President Vladimir Putin said oil pollution in April had damaged Russia’s image as a reliable supplier. Transneft and Rosneft have been at the forefront of efforts to resolve the situation.
At least 6 cargoes sailing from Ust Luga remain unsold, according to trade sources. Glencore is stuck with 500,000 tonnes on a very large crude carrier (VLCC) Amyntas and two smaller tankers – Searanger and Searuby, according to sources and the Refinitive Eikon shipping system.
Exports through the Druzhba pipeline carrying oil to Germany, Poland, Hungary, Slovakia, the Czech Republic, Ukraine and Belarus were banned. The Baltic port of Ust Luga loaded about 15 cargoes or 1.5 million tonnes of contaminated oil to Western buyers.
BP and Glencore are trying to sell about 600,000 tonnes of Russian stained oil more than three months after the contamination was discovered, according to six trade sources.
The Russian oil industry was mired in a crisis in April after about 5 million tonnes of oil for export was found to be contaminated with organic chloride, a chemical used to help extract oil but that could damage refining equipment.
They cannot claim compensation until they sell the oil.
“You cannot file a claim against Russia until you have sold your oil and calculated your losses,” said one trading source.
BP tried to sell its Fsl Shanghai cargo in a tender earlier this month, but failed, according to the same traders. BP and Glencore both bought oil from Russian state-owned Rosneft.
The oil was transported by the Transneft pipeline monopoly, which said it was ready to pay compensation to Russian carriers that would in turn pay compensation to foreign buyers.
Russia’s Transneft and the Ministry of Energy did not respond to Reuters’ requests for comment.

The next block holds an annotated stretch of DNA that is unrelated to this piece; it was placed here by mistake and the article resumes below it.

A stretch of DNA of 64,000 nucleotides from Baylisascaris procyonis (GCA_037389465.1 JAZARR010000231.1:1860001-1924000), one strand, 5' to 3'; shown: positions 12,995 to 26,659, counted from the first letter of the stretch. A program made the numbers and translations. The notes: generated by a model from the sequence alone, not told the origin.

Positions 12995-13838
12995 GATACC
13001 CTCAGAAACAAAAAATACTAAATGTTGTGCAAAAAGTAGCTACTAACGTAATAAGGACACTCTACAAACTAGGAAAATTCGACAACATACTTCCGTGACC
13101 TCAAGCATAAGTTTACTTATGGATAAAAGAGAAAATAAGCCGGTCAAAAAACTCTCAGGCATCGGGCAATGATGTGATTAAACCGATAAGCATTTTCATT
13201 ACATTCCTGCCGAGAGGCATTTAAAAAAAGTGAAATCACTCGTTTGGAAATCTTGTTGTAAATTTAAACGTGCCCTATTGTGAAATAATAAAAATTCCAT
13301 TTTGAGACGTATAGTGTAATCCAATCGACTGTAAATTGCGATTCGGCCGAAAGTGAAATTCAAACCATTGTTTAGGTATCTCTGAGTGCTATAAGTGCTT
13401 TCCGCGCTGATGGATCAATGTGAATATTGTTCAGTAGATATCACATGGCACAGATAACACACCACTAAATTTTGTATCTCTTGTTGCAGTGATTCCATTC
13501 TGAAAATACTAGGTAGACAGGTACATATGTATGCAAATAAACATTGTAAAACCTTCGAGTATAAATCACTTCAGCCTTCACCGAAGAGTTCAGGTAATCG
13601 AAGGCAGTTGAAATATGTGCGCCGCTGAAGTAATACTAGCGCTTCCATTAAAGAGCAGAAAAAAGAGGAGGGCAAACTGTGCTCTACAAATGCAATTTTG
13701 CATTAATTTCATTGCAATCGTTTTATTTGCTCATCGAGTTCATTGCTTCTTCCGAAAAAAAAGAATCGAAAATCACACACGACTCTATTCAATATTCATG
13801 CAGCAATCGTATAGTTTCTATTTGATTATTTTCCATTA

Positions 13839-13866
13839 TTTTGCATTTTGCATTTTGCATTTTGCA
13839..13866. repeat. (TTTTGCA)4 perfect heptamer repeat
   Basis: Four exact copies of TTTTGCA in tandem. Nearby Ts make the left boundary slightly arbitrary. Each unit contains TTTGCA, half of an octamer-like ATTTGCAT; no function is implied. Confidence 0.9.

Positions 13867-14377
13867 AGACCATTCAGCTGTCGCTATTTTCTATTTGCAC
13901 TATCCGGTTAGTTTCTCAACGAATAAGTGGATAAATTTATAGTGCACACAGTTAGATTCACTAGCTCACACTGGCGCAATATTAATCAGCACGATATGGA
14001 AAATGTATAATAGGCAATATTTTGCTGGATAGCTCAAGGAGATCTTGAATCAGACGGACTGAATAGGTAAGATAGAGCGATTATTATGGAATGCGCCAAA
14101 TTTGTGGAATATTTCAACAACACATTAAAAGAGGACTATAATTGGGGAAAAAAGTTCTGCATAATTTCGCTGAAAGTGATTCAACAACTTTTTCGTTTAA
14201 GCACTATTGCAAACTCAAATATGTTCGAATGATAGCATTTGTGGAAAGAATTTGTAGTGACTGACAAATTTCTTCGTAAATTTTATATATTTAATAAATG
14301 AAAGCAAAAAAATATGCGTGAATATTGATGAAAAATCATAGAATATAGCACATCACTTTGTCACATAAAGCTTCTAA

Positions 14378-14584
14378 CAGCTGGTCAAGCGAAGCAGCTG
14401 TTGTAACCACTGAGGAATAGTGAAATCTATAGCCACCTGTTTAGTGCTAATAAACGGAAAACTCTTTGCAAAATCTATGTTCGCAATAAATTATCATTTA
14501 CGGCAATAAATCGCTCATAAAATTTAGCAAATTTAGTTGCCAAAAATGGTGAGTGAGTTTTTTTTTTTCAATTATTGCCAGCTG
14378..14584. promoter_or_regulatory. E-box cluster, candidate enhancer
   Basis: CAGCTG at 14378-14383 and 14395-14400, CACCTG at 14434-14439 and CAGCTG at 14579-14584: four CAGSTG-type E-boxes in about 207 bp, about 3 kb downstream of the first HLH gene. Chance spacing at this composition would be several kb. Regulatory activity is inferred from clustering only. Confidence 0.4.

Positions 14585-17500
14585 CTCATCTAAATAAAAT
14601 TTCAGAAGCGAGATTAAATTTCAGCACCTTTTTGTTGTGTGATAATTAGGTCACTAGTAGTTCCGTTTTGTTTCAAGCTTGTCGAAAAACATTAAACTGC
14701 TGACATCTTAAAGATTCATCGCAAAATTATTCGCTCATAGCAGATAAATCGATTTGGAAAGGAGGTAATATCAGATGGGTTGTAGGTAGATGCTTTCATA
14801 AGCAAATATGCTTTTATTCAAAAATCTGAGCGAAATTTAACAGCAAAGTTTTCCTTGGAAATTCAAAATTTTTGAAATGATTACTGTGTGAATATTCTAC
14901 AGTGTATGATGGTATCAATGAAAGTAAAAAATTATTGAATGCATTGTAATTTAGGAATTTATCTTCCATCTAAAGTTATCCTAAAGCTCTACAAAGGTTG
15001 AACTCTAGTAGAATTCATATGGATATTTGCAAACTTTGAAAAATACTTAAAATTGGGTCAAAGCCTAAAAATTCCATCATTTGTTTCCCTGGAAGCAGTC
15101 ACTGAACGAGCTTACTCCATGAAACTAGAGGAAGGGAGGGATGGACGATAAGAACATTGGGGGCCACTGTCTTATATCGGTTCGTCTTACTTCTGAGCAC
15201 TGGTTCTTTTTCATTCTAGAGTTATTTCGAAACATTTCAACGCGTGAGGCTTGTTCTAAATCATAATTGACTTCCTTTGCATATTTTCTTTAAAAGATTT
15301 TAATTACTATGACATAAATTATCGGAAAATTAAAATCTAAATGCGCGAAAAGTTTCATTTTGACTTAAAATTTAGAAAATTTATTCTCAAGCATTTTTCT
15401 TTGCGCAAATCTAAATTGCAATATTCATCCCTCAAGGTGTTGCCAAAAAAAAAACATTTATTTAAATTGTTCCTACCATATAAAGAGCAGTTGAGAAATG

So far, Transneft has only agreed to pay $ 15 a barrel in compensation, or roughly a quarter of the cost of oil, for Kazakhstani oil producers whose barrels were contaminated en route to Western markets.
“Many Russian oil buyers believe that $ 15 a barrel will not be enough,” said a trading source at a main.
Some customers who received stained oil consider $ 30 a barrel as reasonable compensation, two traders involved in the discussions said.
Some refineries, including Total Leuna in Germany, were forced to temporarily suspend Russian oil refining for fear of damaging refining equipment.
Another source with a major Western buyer said consumers will likely make claims in the fall when they finally manage to refine the contaminated oil.
Oil firms must mix a barrel of oil soaked with as much as 10 barrels of pure oil to meet required quality standards and avoid damaging equipment, sources said.
Total, for example, discharged its two oil-contaminated deposits in Rotterdam and Lithuania for further storage and mixing and refining.
Russian oil supplies along the Druzhba pipeline to Germany, Poland, Hungary, Slovakia and the Czech Republic have resumed in July after weeks of significantly reduced supplies.
Russia exported 24% less oil to Germany in the first six months of 2019, year after year, due to pollution even though it still remained Germany’s top crude supplier.
Some refineries such as Total Leuna and Poland’s PKN Plock are mixing stained oil with purer barrels and refining it.
Rosneft’s Schwedt refinery in Germany has refused to receive contaminated oil, according to traders. Rosneft declined to comment.
Belarus has completed a complete cleanup of its system after Transneft pumped about 2 million tonnes of contaminated oil back into Russia, Transneft and traders said.
Transneft now has to dilute oil with cleaner supplies for domestic refineries and export destinations.